I like this class too much. I’m starting to send out graduate program applications in the next week, and now, now I start questioning if I would rather work with the one thing I swore I never wanted to or would? How ironic would that be? No. Cognition–that’s what I care about most. I don’t believe in drugs for non-serious illnesses, so even though CNS Depressants are often issued for phobias, I’d rather try an exposure or cognitive behavioral measure (at least to start with). There. That’s…kind of settled…for now.
Little side notes I wanted to slip in here (for remembrance purposes):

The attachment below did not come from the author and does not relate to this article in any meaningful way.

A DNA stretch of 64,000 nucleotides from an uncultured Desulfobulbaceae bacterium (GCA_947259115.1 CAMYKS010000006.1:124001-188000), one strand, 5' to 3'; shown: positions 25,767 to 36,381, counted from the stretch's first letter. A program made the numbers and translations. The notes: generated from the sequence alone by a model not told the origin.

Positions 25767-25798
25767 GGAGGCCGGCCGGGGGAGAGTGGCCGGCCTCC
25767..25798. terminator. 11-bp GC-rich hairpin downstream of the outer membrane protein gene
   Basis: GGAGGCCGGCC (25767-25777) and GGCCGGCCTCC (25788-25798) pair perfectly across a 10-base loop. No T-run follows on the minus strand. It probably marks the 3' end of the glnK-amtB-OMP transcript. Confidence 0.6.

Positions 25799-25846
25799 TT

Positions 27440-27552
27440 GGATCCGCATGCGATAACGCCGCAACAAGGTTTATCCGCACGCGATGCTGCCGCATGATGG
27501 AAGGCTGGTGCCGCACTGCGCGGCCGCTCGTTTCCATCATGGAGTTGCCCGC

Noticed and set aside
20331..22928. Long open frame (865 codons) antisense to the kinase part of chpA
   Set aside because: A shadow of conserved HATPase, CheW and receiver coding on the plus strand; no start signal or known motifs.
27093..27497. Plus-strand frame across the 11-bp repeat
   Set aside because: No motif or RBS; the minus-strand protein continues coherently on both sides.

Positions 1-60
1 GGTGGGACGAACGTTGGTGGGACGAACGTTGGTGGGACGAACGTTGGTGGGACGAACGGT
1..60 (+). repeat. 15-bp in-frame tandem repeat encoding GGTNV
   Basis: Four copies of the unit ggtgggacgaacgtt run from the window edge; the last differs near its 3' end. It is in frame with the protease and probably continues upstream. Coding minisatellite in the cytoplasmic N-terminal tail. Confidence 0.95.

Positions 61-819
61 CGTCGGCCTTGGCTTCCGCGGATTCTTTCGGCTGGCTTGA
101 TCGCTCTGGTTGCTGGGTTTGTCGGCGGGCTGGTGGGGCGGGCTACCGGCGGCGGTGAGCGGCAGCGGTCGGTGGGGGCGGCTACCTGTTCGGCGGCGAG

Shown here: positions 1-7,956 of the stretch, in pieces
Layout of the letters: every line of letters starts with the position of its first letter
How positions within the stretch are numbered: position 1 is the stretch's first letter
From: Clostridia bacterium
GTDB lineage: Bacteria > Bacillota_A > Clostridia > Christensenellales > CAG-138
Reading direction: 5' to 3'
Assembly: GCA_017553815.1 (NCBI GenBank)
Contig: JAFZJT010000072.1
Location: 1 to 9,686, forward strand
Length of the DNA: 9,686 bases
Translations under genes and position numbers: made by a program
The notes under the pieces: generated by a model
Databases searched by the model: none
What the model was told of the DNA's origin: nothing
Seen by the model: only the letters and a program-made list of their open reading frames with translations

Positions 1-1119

– Halloween was pretty neat. Being Supergirl felt fitting, since I try to do it “all,” even if I’m not always capable. I would have liked a little Big Sis/Little Bro alone trick-or-treat time, like maybe a second trip down the block in the opposite direction, but alas, we had just the one with his mother. I’m not entirely sure what the story is with my trying to discipline KJ in her presence. Is it threatening? Does she think I just don’t have the qualification (or right)? Personally, I believe I have a pretty good grasp on the brain and development, what with taking a bunch of classes on it and seeing results through practical application, but I can understand maternal defensiveness. I imagine I will be met with it often should I pursue a developmental or ABA route in my education. The only difference in that instance though, is that I can simply tell the parent, “I need you to let me do my job.” The short story is that my 6-year old half brother is the most competitive child I have ever known, and I have a tendency to be around a lot of children. It’s healthy to an extent, but caring who has more fish sticks or ice cream or the “longer cape” in the instance of our costumes is taking things a little too far. My attempts at interjection need to be done privately, lest they be challenged, as I was told “he’s only six; everything is a game.” This is true–he is only six, and most things are games. But again, there is healthy and there is excessive, and this child definitely teeters over into excessive. All relations aside, I would say that to absolutely any child that was comparing something with me that wasn’t part of an already established game. However, with most of the children I encounter (I work reception in a speech therapy office whose patients are 95% children), it is not necessary. I can understand letting your child learn things on their own, but when the behavior is excessive, there should be a model of correct thought. Not that I’m necessarily right, but I feel as though unchallenged competition in youth would easily and most readily evolve into competition in adolescence (leading to fighting?) and adulthood. But hell, what do I know?